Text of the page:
The news that President Obama plans to send 1,500 more troops into Iraq, coupled with his intention to seek expanded war authority from Congress, is a direct violation of his promises. Despite his lofty rhetoric about ending wars, he instead will be doubling down on the failed counterterrorism policies of the past thirteen years and preserving unchecked war powers for himself and for future presidents. The solution is clear – Congress must take away the President’s blank check for war. 

Immediately after the attacks of September 11, 2001, Congress nearly unanimously passed the Authorization for the Use of Military Force (“AUMF”). This vague resolution handed the president nearly unlimited authority, turning issues of war into essentially a one-man decision. This is bad law and bad policy, and has gone on long enough. Before the conversation about new authorization for war in Iraq and Syria even begins, legislators should repeal the 2001 AUMF. There are several reasons why:

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First, it does not make sense either legally or politically to give the President new authority without first repealing the old one. Before beginning this most recent bombing campaign against the Islamic State in Iraq and Syria, the Obama administration claimed not to need congressional authorization because its actions were covered by the 2001 AUMF.  It seems illogical, then, to ask Congress to now debate and pass new legislation to authorize a war that is already happening. Some have indicated a desire to narrow the President’s authority by passing legislation with tight restrictions – but that will have no practical effect as long as the catch-all 2001 AUMF remains available. Any new authorization will simply be a re-affirmation and expansion of authority that’s already too broad.

Second, the risk posed by keeping the current AUMF far outweighs any risk caused by its repeal. Many protest that removing the current law and re-opening the question for debate in Congress could result in war authorization that is even broader than what currently exists. It is difficult to imagine such a scenario, given the seemingly infinite bounds of the current AUMF.  In addition to its already vague text, which authorizes force against perpetrators of the Sept. 11 attacks, it has been interpreted to also target “associated forces” – a group that is ill-defined, stretches across the globe, and apparently even includes American citizens. Essentially, the AUMF in its present form allows for war against anyone, any place, and at any time – all within the president’s discretion.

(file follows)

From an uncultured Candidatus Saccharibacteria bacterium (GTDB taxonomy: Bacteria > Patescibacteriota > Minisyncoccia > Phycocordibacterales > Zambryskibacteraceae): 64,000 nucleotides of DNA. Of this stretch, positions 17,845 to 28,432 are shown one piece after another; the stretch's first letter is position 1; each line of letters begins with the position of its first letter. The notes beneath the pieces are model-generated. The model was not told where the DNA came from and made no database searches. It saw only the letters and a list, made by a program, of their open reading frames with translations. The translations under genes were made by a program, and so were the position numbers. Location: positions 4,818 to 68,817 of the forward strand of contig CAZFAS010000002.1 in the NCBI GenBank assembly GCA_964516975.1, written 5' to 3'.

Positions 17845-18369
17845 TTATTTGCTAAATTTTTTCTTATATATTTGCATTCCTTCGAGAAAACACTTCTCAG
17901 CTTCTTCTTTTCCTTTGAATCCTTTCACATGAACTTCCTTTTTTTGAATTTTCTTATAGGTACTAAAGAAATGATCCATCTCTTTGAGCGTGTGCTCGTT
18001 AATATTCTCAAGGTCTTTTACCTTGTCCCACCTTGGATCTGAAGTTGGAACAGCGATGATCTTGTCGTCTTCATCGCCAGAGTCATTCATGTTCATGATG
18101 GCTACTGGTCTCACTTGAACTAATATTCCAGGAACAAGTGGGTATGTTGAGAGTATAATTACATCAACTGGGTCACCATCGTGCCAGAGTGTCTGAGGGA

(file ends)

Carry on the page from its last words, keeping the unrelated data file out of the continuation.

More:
This leads to the third reason to repeal the AUMF – its existence has destroyed the structural separation of war powers, which was specifically put in place by the Founders to avoid this very situation. In the words of James Madison, “The Constitution supposes what history demonstrates, that the Executive is the branch most prone to war and most interested in it, therefore the Constitution has with studied care vested that power in the Legislature.” How far the United States has drifted from this principle! The overstretched, outdated AUMF has allowed Congress to completely abrogate its constitutional duty to authorize each war. This allows Congress to abstain from politically difficult votes, and to criticize the President when things go wrong without actually doing anything to remedy the policies. There are only 126 Members of Congress remaining who originally voted to pass the AUMF – surely the other Members should be required to weigh in at some point, and that will not happen as long as the AUMF remains in effect.

The fourth and last reason to repeal the AUMF is simply because the policies it has produced do not work. These policies include thirteen years of military action across the globe, along with an endless stream of drone strikes in civilian communities outside defined battle zones. They also include indefinite detention, torture, enhanced surveillance, and the targeting of American citizens. Yet terrorist activity has only expanded, anti-American sentiment has hardened, and extremist recruitment has soared. There is no evidence to suggest that American foreign policy has in any way enhanced safety or security.

What the evidence actually shows is that, if Congress passes yet another authorization to expand the President’s war powers, it will come with its own unforeseen consequences. It will be used to justify policies that Congress never imagined. It will certainly decrease civil liberties and American security, and it will certainly fail to defeat terror. It’s time for Congress to learn from its mistakes and remove the President’s blank check for war.

Beavers is the legislative associate on militarism & civil liberties at the Friends Committee on National Legislation, a Quaker lobby in the public interest.